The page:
Bond Wolfe Auctions’ decision to cancel its May auction and hold its first remote bidding only auction in June paid off handsomely.
The 131 lot auction raised £17 million with a 98% success rate – breaking Bond Wolfe Auctions’ own record for the most successful Midlands auction ever.
But the auction held on Wednesday 24 June proved so popular it nearly didn’t start at all.
The start was delayed when the third-party site hosting the online bidding system crashed due to the sheer volume of bidders logging in.
Prior to the auction day there were 25,381 phone call inquiries and 107,513 legal documents were downloaded.
The auction had over 3,000 registered bidders on the internet, on telephone and proxy and on the day, 28,786 watched the auction live.
Gurpreet Bassi, chief executive of Bond Wolfe Auctions, said:
“Having taken the very difficult decision to cancel our May auction, as we felt that it was the only responsible and safe action to take during the peak stages of the pandemic, this was our first ‘behind closed doors’ remote-bidding only auction.
“When the auction did finally begin, bidders were chomping at the bit and we achieved some fantastic results.
The hosting company tell us this was a record number of bidders for any single auction that they have ever experienced!”
Highlights included a three bedroom, semi-detached house in Sheldon, Birmingham, selling for £187,000 from a guide price of £25,000.
A four bedroom, detached property in Oldbury sold for £250,000 from a £99,000 guide price.
In the East Midlands, a three bedroom, semi-detached house in Leicester sold for £172,000 off a guide price of £60,000.
Investments sold well also, with a three bedroom property in Quarry Bank, Brierley Hill, which was offered with a guide price of £74,000 finally selling for £138,000.
In Warwickshire, a six bedroom, semi-detached house in Kineton realised £296,000 from a £150,000 guide price.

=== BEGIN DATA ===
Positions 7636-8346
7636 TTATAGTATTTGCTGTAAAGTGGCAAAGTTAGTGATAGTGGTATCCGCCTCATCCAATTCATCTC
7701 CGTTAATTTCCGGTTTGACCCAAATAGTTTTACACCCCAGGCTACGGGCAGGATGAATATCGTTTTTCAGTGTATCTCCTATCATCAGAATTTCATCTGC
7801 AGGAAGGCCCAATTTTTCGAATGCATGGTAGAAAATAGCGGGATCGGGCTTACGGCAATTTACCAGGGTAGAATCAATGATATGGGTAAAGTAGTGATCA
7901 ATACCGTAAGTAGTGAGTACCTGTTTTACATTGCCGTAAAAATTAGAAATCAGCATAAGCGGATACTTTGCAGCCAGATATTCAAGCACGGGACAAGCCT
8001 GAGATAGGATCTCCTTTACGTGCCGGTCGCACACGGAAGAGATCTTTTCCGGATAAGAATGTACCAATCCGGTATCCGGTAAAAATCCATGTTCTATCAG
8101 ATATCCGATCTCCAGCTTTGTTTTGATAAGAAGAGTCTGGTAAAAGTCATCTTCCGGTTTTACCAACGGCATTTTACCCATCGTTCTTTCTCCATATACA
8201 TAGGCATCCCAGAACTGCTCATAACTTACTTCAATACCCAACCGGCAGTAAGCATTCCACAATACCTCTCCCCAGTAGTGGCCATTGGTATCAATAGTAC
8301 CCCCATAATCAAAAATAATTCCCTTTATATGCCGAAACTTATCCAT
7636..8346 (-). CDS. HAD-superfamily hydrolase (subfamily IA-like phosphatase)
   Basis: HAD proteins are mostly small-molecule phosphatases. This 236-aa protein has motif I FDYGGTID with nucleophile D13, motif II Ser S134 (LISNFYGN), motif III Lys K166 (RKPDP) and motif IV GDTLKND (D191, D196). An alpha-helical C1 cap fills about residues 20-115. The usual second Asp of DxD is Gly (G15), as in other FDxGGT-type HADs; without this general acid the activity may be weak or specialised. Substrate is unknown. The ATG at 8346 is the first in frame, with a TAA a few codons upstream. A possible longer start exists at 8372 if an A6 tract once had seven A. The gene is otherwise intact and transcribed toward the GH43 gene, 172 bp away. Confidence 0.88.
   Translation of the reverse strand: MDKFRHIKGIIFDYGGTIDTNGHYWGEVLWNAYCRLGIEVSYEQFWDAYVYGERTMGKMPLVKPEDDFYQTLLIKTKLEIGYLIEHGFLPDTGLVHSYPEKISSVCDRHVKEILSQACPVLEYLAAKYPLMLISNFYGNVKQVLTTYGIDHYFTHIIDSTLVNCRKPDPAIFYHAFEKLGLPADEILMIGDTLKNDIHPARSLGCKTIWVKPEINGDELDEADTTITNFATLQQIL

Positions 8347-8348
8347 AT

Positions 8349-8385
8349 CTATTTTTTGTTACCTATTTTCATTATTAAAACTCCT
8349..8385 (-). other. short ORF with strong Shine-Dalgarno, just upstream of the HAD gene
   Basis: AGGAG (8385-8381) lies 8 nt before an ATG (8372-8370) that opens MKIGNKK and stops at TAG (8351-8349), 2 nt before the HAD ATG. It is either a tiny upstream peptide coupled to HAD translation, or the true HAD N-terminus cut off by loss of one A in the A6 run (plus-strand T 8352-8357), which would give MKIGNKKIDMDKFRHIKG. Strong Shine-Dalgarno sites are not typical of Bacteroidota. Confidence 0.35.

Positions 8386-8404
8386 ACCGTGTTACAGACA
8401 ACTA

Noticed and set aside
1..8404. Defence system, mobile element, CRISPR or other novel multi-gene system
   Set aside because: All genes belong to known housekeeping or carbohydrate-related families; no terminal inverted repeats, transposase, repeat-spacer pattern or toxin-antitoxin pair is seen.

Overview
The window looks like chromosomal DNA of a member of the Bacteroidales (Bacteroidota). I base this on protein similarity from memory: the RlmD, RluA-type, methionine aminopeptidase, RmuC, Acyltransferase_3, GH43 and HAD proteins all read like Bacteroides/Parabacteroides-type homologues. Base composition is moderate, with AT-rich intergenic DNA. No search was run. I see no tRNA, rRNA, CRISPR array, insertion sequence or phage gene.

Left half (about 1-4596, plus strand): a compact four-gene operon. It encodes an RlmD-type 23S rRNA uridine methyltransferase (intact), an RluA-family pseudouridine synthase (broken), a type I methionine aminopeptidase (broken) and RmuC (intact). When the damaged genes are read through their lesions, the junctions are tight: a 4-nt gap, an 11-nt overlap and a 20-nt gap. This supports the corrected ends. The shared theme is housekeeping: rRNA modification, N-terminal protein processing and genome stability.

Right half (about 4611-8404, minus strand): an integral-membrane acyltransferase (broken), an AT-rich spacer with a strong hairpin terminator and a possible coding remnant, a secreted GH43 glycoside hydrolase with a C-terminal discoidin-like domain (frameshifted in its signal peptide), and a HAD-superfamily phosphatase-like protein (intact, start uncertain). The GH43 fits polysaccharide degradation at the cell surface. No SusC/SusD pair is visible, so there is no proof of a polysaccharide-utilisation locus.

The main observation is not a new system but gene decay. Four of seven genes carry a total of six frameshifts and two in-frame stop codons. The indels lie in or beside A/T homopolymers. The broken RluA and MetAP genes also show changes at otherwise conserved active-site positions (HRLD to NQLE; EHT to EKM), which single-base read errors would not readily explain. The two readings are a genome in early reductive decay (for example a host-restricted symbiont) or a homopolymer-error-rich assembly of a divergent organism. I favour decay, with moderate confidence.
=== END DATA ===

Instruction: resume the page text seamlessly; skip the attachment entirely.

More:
Back in the Black Country, a three bedroom semi-detached property in Oldbury sold for £196,000 of a guide price of £50,000.
But the sharpest “virtual” intake of breath was reserved for a £1 million plus result when Church Garth, a six bedroom former gentleman’s residence in Bickenhill, Solihull, close to Birmingham International Airport and national rail and motorway links, sold for £1,010,000 from a £495,000 guide price.
Gurpreet Bassi added: “The hard work and commitment of the Bond Wolfe Auctions staff throughout this difficult lockdown period has been awe-inspiring and they all deserve the success that they achieved.”
EYE questioned Bond Wolfe about the substantial differences between many of the guide prices and the actual sale prices.
The firm gave us this statement:
“The guide price for each property is an indication of the reserve price, being the minimum price the property can sell for.
“The reserve price is set within a bracket guide price or +10% of a single figure guide price.
“The extensive marketing campaign can generate significant interest in a property.
“This can create competitive bidding, with the property selling for way in excess of the guide price and the property will be sold for the maximum price someone is prepared to pay for it on the auction day.
“Guide prices were in line with those quoted in previous auctions.
“Demand was unprecedented, as the statistics reveal, and competition for each lot was fierce, hence the 98% success rate.”